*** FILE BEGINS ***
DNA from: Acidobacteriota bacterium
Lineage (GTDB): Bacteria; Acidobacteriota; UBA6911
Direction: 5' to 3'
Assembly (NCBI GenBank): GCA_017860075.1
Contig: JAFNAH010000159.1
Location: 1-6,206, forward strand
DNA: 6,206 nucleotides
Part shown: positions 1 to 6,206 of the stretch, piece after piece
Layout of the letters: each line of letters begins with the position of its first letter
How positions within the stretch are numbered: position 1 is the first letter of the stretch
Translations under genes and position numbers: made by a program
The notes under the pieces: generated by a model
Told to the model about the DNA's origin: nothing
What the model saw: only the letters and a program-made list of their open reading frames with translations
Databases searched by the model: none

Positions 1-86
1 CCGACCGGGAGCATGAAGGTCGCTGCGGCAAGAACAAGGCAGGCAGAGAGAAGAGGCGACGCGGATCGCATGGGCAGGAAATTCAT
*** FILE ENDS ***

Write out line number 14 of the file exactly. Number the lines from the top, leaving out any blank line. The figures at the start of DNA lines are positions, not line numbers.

What the model saw: only the letters and a program-made list of their open reading frames with translations